As usual for this season, most of the humor didn’t work. The whole minister-doctor joke felt like some weird gag out of a Friends episode (and not in a good way, even though I love Friends). Even though I didn’t get much out of Anya’s demon friends interacting with Xander’s family, it was nice to finally meet his family. They’ve been hinted at for years and they really are awful.

    Spike and Buffy’s conversation was cute. I also liked the detail in Xander’s ‘future’ visions that he can’t do construction anymore because he hurt his back trying to save Buffy, who apparently died again anyway. Even if Xander’s not pining after Buffy anymore, there’s always this undercurrent of hero worship and prioritizing when it comes to her. I think Cordelia pointed it out a few times when they were dating and Anya’s already pointed it out in OMWF (“when things get rough he just hides behind his Buffy”).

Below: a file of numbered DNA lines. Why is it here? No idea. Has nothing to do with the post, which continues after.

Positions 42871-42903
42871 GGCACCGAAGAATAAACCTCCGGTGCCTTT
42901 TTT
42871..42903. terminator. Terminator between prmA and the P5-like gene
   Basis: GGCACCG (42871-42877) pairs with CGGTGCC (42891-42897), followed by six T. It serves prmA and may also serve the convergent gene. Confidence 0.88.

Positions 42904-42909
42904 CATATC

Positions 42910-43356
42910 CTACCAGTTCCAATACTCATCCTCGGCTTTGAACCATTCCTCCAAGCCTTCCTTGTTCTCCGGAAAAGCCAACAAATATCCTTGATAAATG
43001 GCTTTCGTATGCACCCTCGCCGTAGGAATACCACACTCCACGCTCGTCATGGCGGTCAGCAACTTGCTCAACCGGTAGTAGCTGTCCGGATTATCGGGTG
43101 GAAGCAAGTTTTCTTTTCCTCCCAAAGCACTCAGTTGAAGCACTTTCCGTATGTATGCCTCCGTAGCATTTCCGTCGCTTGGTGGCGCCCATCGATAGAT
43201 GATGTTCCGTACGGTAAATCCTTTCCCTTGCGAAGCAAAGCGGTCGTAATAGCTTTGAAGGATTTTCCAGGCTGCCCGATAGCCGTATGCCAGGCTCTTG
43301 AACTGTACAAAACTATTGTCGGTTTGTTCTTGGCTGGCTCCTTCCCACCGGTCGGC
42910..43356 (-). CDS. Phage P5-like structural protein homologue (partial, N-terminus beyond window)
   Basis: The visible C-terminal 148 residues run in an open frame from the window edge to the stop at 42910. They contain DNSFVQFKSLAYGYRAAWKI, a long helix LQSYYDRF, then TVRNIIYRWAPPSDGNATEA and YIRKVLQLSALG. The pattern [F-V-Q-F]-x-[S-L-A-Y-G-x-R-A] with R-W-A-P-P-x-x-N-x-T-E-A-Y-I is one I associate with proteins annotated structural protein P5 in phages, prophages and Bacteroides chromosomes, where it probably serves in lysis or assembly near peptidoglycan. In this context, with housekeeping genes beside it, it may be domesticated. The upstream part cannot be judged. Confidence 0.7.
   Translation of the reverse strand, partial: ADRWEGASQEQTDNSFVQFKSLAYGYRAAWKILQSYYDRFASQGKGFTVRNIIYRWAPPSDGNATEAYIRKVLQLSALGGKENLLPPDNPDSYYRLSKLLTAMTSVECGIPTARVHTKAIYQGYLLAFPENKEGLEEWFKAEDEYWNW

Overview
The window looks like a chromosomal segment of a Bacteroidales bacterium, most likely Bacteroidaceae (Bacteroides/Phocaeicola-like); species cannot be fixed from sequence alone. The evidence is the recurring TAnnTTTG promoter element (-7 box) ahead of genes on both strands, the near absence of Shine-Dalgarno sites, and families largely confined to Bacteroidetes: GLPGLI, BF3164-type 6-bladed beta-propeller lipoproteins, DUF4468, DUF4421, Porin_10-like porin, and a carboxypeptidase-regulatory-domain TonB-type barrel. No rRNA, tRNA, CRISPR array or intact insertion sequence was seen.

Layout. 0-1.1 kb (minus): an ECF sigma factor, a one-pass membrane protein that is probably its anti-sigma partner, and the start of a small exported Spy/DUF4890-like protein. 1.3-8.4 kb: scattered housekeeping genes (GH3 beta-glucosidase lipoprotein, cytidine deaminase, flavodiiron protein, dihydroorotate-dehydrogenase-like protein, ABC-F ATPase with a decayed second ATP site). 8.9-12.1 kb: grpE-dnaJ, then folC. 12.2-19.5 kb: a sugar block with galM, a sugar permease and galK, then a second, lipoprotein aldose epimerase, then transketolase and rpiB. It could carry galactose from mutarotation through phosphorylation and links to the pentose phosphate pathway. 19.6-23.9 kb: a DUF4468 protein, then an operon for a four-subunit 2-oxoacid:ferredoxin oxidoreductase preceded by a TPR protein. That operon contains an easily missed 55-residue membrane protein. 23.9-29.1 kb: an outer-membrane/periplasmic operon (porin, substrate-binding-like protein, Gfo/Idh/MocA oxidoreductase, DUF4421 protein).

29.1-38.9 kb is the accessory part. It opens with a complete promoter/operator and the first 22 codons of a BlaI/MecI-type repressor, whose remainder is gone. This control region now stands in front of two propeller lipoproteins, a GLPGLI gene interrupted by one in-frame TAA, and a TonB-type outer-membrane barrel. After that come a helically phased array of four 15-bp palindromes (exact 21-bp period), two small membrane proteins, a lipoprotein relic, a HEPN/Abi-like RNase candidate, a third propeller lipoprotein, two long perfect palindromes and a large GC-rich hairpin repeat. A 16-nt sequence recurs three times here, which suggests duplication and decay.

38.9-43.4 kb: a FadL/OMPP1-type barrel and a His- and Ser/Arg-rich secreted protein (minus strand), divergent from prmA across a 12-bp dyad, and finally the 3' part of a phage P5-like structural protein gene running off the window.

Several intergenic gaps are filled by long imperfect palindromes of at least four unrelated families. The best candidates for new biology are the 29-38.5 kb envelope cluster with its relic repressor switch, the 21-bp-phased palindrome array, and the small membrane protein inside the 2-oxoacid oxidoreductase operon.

3. Knowing the outcome of this episode I’ve been really harsh on Xander and Anya’s relationship all season and I have felt like there has been a lot of stalling. It’s very hard for me to believe that Xander would walk away from Anya. I doubt his fears but it feels like an enormous step back for the character that he doesn’t overcome them, especially since we have seen him overcome them before (The Zeppo, The Replacement). It is pretty true to life that someone might regress to their old self but this a TV show and we have seen Xander grow beyond that and to convince me that Xander truly believes he will change if he marries Anya. The way things end it just feels very forced way to break them up. It is a shame because Anya does have quite possibly her best written/acted episode ever.